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Net Neutrality

The FCC voted today in a 3-2 decision to reverse a 2015 ruling which classified internet as a public utility, a ruling which, until today, meant that internet access providers would be regulated just like telephone providers. This ruling originally came into effect after a serious of incidents in the early part of the decade where internet access providers had begun taking advantage of their self-inflicted monopolies, knowing that their customers relied on their service to communicate in a modern world. The most infamous of these incidents occurred when Netflix found their customers being held hostage by Comcast, who demanded that Netflix pay a premium to Comcast, or else Comcast would make Netflix so unusable on Comcast connections that their customers would no longer be able to utilize the service.
There are valid arguments to be made on both sides of this specific ruling, and a discussion should be had about how best to regulate the internet in a modern economy, but I do not think anyone would endorse the idea of allowing internet access providers free and unregulated control over the internet, while simultaneously allowing them to maintain the near-monopolistic control they have over their market areas. Here in the 9th District, many of our rural citizens have no access to broadband internet, or if they do, it’s only through one or two providers. There’s no free market, there’s no competition, and so there’s no incentive for these providers to offer anything more than what can generously be described as “barely usable” internet.
I believe that the internet should be regulated as a public utility because such regulation would serve as a two-sided attack, simultaneously protecting the equality of speech that makes the internet great and protecting customers who have no choice in how they get access.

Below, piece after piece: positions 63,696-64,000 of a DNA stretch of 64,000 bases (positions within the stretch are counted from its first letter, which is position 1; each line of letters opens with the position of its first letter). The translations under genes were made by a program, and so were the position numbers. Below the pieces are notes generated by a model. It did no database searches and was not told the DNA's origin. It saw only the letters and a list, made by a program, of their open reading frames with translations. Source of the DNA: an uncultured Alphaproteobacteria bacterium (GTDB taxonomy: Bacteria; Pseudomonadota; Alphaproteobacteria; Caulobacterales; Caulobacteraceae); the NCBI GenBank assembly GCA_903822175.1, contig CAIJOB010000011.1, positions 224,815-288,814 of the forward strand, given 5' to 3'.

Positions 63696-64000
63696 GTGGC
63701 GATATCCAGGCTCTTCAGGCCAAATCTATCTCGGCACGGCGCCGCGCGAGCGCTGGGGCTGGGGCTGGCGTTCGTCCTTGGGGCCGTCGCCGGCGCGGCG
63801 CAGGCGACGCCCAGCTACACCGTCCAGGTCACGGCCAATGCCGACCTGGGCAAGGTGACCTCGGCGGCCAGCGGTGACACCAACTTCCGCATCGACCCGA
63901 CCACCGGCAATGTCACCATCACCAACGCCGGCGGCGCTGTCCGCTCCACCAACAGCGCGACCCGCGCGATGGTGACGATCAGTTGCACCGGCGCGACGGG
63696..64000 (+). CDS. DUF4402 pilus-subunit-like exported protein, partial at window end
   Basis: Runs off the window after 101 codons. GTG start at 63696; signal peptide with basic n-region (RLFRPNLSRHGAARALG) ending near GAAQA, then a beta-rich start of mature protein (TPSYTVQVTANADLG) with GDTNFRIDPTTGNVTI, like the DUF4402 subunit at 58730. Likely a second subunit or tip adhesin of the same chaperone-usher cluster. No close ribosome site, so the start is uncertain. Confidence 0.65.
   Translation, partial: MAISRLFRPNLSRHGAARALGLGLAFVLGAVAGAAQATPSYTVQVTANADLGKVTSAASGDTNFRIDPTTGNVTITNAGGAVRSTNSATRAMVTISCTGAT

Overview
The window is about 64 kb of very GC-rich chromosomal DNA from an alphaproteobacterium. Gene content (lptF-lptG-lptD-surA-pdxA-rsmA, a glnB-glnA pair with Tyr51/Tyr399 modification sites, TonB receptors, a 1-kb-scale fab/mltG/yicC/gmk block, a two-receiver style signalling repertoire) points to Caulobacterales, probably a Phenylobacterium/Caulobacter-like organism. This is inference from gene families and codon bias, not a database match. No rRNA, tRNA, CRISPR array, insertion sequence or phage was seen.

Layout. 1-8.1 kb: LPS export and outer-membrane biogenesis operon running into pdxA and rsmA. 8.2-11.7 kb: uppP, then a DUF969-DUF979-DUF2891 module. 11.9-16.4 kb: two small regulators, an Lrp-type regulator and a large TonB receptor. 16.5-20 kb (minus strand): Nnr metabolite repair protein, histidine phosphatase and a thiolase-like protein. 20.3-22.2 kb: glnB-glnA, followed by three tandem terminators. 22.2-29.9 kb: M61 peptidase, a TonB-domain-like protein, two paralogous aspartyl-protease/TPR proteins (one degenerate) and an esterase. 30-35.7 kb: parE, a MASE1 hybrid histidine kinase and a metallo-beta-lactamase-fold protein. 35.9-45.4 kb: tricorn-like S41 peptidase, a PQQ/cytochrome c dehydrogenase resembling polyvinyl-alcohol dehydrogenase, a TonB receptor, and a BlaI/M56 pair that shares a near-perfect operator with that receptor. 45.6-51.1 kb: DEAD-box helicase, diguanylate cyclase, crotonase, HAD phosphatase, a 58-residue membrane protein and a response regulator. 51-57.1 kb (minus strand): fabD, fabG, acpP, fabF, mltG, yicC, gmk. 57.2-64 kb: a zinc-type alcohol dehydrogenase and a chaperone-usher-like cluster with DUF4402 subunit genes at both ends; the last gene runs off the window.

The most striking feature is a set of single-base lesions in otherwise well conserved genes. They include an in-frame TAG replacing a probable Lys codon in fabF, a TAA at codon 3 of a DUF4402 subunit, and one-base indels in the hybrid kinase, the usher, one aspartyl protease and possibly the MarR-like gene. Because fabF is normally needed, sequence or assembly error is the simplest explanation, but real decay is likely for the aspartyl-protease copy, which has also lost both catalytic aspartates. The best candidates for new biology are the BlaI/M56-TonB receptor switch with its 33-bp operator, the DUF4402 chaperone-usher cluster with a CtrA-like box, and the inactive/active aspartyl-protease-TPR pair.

For many people, there is no option to just “switch providers”. Either you use the internet provider that’s available where you live, or you don’t have internet. I doubt many people would argue with the idea that fast, reliable internet is as necessary in today’s world as clean drinking water and functioning electricity. That’s why, if consumers don’t have a choice in who their provider is, it is the responsibility of our elected officials to ensure that those providers offer fair access to all.

Today’s ruling by itself may not mean much to some people, but to me it signals the beginning of an era where control over the most powerful tool ever invented in the history of humanity is taken away from the many and given to the few.

I ask you to join with me in sending a message to the internet access providers. The internet is ours, not yours. You may own the gate, but you don’t own the street. We’ll gladly pay you for the gas in our cars and we’ll gladly pay taxes to maintain the roads, but we won’t let you tell us where to drive or how to get there.f

Blankenship 2018
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